Since then, I’ve realised goals I never knew could be attainable; touch Big Ben, sashay around a Buckingham Palace Garden Party, pick up a Doctor Who addiction, visit the Giant’s Causeway, to name but a few. I still pinch myself at the opportunities I’ve been blessed with just by wishing to slake wanderlust and having a Twitter addiction.

    There was one still lurking on that list. (Well actually there are a few, but more on that another day). Kiss the Blarney Stone in Ireland.

    Escorted again by the kindly lads at Paddywagon tours on their ‘hop on, hop off tours’ we rocked up to Blarney Castle in a high state of excitement. Sadly, we hadn’t risen early enough to get their early morning bus – highly recommended by the driver in order to beat the cruise ship crowds which swell numbers – so we had a bit of a queue to overcome.

    Thankfully, good things come to those that wait, and after nearly an hour shuffling through the castle ruins and up a twisty spiral staircase, we emerged upon the parapets. (One should always use upon when reminiscing about castles, right?)  

    The view itself is rather lovely as you make your way up. Beautiful emerald green gardens border the 1454 construction (well worth taking a picnic to), and amusing facts dot the queue route to keep your spirits up. 

    Then, boom, all of a sudden you’re up in the clouds, wishing you were a princess.


    Quite simply, that’s how Mr Kiwi and I came to find ourselves being pushed (by some bloke) over a parapet, backwards, whilst holding on to a couple of sturdy steel supports. Kissing the Blarney Stone was once of those ‘pinch me’ moments that blew my tiny little mind, and it was well worth the journey.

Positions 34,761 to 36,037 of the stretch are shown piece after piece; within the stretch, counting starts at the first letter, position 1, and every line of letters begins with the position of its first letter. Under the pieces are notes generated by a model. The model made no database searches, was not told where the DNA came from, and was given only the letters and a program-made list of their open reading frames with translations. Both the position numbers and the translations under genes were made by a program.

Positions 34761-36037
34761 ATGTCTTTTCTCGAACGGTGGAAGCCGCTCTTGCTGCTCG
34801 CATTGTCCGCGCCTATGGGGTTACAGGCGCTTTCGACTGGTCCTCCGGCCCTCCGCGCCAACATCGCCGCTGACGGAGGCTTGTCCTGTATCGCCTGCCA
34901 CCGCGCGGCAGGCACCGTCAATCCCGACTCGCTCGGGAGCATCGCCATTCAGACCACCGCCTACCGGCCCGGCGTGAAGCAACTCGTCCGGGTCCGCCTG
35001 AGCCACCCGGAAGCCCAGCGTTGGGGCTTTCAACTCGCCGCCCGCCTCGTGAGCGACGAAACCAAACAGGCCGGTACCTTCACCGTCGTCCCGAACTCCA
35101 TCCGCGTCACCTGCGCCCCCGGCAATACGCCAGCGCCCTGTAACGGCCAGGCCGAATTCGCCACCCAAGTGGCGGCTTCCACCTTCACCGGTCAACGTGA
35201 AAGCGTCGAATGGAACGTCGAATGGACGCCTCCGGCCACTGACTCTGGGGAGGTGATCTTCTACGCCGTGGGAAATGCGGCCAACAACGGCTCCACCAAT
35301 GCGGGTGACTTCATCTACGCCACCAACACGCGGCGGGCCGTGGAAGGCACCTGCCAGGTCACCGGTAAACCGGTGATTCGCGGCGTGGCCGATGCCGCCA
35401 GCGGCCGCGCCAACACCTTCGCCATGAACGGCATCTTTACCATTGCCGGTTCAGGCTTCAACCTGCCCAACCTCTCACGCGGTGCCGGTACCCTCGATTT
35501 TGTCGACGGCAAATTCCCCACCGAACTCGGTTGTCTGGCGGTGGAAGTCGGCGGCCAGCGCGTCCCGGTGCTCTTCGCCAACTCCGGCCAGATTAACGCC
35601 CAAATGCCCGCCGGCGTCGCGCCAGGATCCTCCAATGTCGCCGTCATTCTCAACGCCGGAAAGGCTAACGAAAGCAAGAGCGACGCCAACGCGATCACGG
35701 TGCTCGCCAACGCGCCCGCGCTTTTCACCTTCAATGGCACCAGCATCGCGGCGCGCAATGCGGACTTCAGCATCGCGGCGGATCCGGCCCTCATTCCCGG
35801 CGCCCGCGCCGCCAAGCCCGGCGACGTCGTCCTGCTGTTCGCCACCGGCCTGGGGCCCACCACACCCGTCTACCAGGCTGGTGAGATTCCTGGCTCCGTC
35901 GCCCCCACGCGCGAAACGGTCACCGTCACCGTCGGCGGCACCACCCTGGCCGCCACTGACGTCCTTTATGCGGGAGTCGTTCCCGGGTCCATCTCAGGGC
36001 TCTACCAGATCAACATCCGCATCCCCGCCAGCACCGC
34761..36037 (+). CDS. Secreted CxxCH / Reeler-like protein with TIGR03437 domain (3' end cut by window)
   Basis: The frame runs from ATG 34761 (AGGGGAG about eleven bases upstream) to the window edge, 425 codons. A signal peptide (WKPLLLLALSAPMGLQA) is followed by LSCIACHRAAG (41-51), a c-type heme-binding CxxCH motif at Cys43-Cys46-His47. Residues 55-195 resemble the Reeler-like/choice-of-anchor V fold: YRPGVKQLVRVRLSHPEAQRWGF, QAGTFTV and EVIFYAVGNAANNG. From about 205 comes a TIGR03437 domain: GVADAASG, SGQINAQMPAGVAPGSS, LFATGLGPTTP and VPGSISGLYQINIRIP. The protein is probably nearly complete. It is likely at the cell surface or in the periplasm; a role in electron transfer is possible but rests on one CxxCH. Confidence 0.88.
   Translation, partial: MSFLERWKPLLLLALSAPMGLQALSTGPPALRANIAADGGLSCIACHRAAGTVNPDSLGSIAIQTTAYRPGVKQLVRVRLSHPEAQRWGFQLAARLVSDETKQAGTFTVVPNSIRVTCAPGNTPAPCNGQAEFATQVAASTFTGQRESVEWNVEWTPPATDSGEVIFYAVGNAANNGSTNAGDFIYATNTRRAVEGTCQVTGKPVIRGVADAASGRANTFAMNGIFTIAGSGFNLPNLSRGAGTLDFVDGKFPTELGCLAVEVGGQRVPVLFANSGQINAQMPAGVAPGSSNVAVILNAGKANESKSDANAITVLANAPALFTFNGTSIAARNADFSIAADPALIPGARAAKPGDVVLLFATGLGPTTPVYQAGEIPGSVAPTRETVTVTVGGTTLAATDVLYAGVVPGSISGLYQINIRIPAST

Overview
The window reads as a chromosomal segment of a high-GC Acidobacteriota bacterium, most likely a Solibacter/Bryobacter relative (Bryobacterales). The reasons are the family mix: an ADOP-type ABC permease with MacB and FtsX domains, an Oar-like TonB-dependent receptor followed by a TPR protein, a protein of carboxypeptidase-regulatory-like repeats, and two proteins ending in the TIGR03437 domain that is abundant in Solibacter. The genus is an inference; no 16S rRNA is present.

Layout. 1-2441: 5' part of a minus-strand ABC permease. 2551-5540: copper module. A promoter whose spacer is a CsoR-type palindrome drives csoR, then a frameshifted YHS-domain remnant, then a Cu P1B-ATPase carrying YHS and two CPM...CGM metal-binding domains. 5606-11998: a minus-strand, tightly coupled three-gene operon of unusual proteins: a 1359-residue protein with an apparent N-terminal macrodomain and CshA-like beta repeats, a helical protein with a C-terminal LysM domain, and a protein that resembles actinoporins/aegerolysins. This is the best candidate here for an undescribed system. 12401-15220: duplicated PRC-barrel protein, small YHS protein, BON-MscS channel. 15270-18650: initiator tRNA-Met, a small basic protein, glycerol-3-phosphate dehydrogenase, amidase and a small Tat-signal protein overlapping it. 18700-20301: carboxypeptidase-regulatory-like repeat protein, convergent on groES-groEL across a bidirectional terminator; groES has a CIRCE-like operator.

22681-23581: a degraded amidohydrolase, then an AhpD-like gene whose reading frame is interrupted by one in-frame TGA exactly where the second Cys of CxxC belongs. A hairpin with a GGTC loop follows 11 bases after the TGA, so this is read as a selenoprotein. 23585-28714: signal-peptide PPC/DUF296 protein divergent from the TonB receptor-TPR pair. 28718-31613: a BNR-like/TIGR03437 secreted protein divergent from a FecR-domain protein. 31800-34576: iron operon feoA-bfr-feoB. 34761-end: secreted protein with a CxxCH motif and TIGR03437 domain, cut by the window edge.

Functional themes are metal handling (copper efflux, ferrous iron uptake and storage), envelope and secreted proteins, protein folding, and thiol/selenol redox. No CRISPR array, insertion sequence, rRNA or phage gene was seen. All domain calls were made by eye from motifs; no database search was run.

Will I ever become vaguely eloquent? Probably not, and I’m ok with that.

    Just remember chaps…

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    The Cliffs of Moher, County Clare, Ireland

    And, breathe. Blessed with insanely good weather, our city-weary souls began recharging to the soft sound of the Atlantic ocean lapping, rhythmic cries of the birds carrying on the breeze and the hubbub of fellow cliff-venturers a soothing soundtrack to the sun soaked vista open before us.

    Our morning started in Cork (our base for the next few days) a little groggy, both from lack of caffeine and sunshine, but we were promised sunshine from lunchtime. After a wee coffee pit stop in Limerick and brief admiration of their local castle…

    …well, you could say things improved by the time we got to the west coast.

    First conquering the affectionately known ‘baby cliffs’ of the Burren in County Clare (a protected area of outstanding natural beauty) we tumbled out to soak up the sunshine, and gasp at the ridiculously clear waters. 

    Ahoy, Craggy Island from Father Ted, ahead! Sadly we missed out on the annual TedFest, mostly because we weren’t aware of it – the loss of Sheep Tea, multiple Father Jack’s chorusing ‘Feck Off’ and renditions of My Lovely Horse had quite a sobering effect on the holiday. We will be back, perhaps using Cork as a base again.

    Twelve Bens, O’Briens Tower and a Harry Potter reference all crowd in when talking about the Cliffs of Moher, but I think they need no real introduction.

    The cliffs are simply astonishing. We spent the longest time simply awestruck by the view both to the left and right of the main entry to the visitor centre.

    In the ancient Gaelic language, the word Mothar means “ruined fort” and a 1st century BC fort stood where Moher tower now stands. Therefore the Cliffs of Moher means the cliffs of the ruined fort and although there is no trace remaining of this two thousand year old fort it has given name to the cliffs which are visited annually by almost one million visitors.